If Clips really want to trade Lou-Will, Warriors should call


The Warriors don't need to use their $9.3 million disabled player exception by Cyber Monday, but they might have extra incentive if a guard well within their price range truly is available for trade.

"Many rival teams" expect the Los Angeles Clippers to trade three-time Sixth Man of the Year Lou Williams "in their quest to create a fresh-start environment" following their playoff collapse last postseason, The New York Times' Marc Stein reported Tuesday in his "On Basketball" newsletter.

Williams, 34, has a year and $8 million remaining on his contract. With NBA training campsĀ scheduled to begin Tuesday, the Clippers' time to trade Williams ahead of an abbreviated preseason is running out. The Warriors reportedly have until April 9 to use the exception, but Williams is a strong enough option to consider moving up the timeline.

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The Warriors traded for Kelly Oubre Jr. in order to fill the void on the wing Klay Thompson left behind after sustaining a torn Achilles earlier this month. Oubre is confident he can replicate Thompson's two-way ability, but acquiring Williams would further enable the Warriors to replace the injured Splash Brother's offensive production with a "Strength in Numbers" approach.


Over the last three seasons with the Clippers, Williams averaged 20.4 points per game off the bench. While not as efficient of a scorer as Thompson, Williams knocked down 35.8 percent of his 3-pointers in LA and got to the free-throw line six times per game. Only 15 players exceeded the latter mark, and only 13 made a higher percentage of their free throws than Williams (87.4 percent).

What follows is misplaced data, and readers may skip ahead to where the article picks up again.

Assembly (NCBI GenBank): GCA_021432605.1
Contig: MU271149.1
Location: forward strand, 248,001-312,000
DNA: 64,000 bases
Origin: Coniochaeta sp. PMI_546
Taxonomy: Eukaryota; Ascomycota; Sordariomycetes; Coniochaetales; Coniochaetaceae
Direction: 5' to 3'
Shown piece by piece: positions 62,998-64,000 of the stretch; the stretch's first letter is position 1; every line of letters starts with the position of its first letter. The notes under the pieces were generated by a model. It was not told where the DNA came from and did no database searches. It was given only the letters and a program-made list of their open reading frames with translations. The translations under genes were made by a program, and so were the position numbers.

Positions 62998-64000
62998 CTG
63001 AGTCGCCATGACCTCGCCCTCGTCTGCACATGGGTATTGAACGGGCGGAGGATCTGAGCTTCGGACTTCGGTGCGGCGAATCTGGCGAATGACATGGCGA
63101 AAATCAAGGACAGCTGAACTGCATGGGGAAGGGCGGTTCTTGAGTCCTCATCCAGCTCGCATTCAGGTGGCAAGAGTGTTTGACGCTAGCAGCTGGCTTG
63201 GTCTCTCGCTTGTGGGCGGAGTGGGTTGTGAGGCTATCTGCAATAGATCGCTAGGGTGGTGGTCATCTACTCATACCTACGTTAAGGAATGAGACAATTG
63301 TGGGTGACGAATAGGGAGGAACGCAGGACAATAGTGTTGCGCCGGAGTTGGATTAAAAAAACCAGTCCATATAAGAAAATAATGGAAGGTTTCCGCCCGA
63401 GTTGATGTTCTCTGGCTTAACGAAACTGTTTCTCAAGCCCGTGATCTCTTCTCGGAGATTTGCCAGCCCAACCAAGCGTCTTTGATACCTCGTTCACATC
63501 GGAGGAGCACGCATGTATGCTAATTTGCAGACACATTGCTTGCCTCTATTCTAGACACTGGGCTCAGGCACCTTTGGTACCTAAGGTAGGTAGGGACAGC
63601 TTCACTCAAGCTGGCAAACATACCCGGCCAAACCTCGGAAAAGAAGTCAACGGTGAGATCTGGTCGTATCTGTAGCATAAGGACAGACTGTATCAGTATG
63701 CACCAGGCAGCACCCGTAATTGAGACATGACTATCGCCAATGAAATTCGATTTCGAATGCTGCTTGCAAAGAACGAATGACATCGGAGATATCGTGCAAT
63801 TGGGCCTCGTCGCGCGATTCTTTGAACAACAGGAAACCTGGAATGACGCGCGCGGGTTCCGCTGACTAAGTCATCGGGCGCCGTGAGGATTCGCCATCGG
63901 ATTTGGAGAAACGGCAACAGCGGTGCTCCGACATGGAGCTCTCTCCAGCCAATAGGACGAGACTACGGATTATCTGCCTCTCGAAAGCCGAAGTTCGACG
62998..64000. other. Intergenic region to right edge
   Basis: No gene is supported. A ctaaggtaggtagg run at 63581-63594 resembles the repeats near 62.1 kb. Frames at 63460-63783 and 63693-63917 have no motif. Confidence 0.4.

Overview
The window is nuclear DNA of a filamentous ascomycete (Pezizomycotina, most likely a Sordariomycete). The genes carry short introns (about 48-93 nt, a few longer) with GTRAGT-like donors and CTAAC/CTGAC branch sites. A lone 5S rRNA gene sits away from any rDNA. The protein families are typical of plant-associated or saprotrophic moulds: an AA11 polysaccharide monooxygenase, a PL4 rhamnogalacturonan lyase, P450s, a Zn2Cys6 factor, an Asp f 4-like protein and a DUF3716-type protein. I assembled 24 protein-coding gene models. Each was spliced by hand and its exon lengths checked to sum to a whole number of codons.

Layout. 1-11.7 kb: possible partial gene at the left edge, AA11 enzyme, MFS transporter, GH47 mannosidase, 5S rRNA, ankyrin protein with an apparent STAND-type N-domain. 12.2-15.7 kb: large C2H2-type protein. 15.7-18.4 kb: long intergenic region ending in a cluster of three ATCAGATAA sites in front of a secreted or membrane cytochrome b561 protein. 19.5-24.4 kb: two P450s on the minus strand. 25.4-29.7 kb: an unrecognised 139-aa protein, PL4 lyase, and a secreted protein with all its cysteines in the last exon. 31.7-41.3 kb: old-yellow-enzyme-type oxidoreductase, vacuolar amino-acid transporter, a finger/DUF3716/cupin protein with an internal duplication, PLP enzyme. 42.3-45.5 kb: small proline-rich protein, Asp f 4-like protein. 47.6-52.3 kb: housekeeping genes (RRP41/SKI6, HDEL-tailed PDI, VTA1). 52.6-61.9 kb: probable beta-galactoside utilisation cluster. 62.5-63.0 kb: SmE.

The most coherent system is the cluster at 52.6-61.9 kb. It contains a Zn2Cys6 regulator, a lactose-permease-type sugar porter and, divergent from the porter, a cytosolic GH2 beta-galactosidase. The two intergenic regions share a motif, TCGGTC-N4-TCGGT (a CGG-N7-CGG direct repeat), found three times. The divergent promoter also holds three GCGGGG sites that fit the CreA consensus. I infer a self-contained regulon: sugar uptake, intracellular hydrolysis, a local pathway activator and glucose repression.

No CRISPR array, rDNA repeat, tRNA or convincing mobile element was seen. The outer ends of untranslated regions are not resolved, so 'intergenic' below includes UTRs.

Williams won't be mistaken for an All-NBA defender, and the 6-foot-1 guard's defensive fit alongside 6-foot-3 Steph Curry -- particularly in crunch time and in the playoffs -- is questionable, to say the least. The Warriors would also benefit from waiting to use the exception at the trade deadline in the buyout market, and they'd have more money to offer players in the latter case than many of their competitors. Plus, it's fair to wonder if the Clippers would trade within the division to a rival looking to knock them off their perch.

Those are all valid concerns, but the Warriors' leverage with the Clippers might not get better than it is right now.

LA's offseason moves point to valuing a fresh start. Ty Lue is now the Clippers' coach, Serge Ibaka replaced reigning Sixth Man of the Year Montrezl Harrell -- who signed with the rival Lakers -- on the depth chart and guard Luke Kennard was acquired in a trade. If the Clippers intend to trade Williams, can they really say they've wiped the slate clean if he's with the team at the start of training camp, let alone the beginning of the regular season on Dec. 22?

Warriors general manager and president of Bob Myers remains close with Jerry West, who's now a consultant with the Clippers, and Golden State has its own first-round pick in 2021 (if it doesn't convey to the Thunder), '22 and '23. LA does not after acquiring Paul George last summer, and he could leave as a free agent after this season.

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Replacing Thompson's on-court production is too tall a task for one player, but Williams is a capable scorer who can help the Warriors regain some of what was lost on offense. Relying on a combination of him, Oubre and returning small forward Andrew Wiggins would be a sensible approach for this season while maintaining flexibility down the line, as Williams and Oubre can become free agents in 2021.

If the Clippers really are intent on trading Williams, there's no time like the present for the Warriors to use their disabled player exception.